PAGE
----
The time is now for a ‘style over substance’ year for Apple Watch

It is far from controversial to conclude that it took Apple almost three years to nail the engineering of Apple’s first wearable: cramming in and fine-tuning batteries, processing and cellular chips and so on and so forth. We were all there along the ride and we can all (provided you have worn a Gen 0 model before) attest to the enormous advancements made over the years

Now that the watch has finally matured to the point of complete independence – a clear goal post from the inception of Apple Watch – analysts, pundits and anyone taking an interest in the category find themselves in an oddly placid spot. I say odd because we love to whip ourselves into a frenzy and speculate, but with Apple Watch kind of hitting he nail on the head in 2017 it seems hard to predict where the puck will be sliding next.

In view of the tech finally being in place, I think it would behave Apple to turn their focus to the optics of the wearables category leader, even if it comes at the price of a sabbatical for technological advancements. In plainer terms, it’s time to become more superficial, Apple. Yes, more health related sensors and by extensions improved accuracy is welcome (and consequential), however that aside plain looks should finally be assigned priority. I understand how stupid and not techy that sounds, but I also trust that many of us wearing the extremely potent Series 3 would hold a similar opinion.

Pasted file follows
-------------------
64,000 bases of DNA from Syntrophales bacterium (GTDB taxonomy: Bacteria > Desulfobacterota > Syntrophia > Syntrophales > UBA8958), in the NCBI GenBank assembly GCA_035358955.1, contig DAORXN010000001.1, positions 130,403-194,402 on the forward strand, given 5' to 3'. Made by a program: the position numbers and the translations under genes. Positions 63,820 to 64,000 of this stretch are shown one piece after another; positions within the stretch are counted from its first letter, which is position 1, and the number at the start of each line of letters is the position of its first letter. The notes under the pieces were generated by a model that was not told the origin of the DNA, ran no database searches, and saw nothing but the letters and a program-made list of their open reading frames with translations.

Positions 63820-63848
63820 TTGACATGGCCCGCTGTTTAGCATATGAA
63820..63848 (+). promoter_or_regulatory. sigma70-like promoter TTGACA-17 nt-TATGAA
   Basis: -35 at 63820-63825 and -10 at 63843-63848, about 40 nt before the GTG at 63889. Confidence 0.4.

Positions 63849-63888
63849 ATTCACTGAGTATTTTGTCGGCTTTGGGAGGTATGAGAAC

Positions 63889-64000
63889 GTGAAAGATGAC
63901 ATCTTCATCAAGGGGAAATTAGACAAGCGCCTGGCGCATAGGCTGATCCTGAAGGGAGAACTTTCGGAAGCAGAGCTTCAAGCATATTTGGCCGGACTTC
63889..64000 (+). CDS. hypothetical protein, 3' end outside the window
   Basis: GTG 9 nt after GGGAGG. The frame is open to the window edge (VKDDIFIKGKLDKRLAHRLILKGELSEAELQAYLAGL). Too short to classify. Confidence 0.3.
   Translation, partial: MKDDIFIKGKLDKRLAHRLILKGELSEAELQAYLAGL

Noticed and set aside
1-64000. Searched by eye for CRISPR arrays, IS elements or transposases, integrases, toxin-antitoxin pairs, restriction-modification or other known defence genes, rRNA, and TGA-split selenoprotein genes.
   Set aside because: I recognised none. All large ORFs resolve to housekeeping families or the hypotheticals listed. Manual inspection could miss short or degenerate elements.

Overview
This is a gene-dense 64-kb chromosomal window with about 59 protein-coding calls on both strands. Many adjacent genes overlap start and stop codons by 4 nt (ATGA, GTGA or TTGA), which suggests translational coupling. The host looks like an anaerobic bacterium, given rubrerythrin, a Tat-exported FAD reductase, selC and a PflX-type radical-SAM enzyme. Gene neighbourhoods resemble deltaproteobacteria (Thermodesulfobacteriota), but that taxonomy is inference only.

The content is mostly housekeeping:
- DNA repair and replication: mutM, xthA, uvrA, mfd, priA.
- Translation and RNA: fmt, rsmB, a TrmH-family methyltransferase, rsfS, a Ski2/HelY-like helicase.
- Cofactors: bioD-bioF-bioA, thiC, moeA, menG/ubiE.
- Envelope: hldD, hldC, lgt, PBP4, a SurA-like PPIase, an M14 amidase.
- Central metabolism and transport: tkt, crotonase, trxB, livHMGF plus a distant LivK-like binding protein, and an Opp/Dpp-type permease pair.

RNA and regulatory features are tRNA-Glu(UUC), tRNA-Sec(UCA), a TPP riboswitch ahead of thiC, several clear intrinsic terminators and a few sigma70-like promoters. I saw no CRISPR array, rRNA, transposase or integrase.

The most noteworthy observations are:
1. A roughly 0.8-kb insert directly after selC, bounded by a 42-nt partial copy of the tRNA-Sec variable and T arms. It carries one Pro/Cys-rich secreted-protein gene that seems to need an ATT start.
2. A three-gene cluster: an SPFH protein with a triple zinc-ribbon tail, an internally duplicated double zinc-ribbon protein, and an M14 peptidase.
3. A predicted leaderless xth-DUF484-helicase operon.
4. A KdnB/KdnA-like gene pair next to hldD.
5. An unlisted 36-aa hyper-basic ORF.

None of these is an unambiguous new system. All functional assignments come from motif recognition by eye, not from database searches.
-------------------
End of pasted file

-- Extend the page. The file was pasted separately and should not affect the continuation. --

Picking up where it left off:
From a business point of view, Apple has, at least temporarily, won the smartwatch market. Plain and simple. In saying that, rather than resting on their laurels, it is incumbent on any market leader to nonstop assess both the competitors in your rear-view mirror as well as yourself for vulnerabilities. As much as I personally am fond of my watch, looks is definitely an area where I can see the competition pull no punches and unexpectedly put Apple on the backfoot. And make no mistake, the design of a wrist worn device has way more pulling power than the design of a phone.

Bottom line: 2018 needs to be the year to make this watch really darn flashy.

So what’s the doctor ordering?

The old round vs rectangular debate.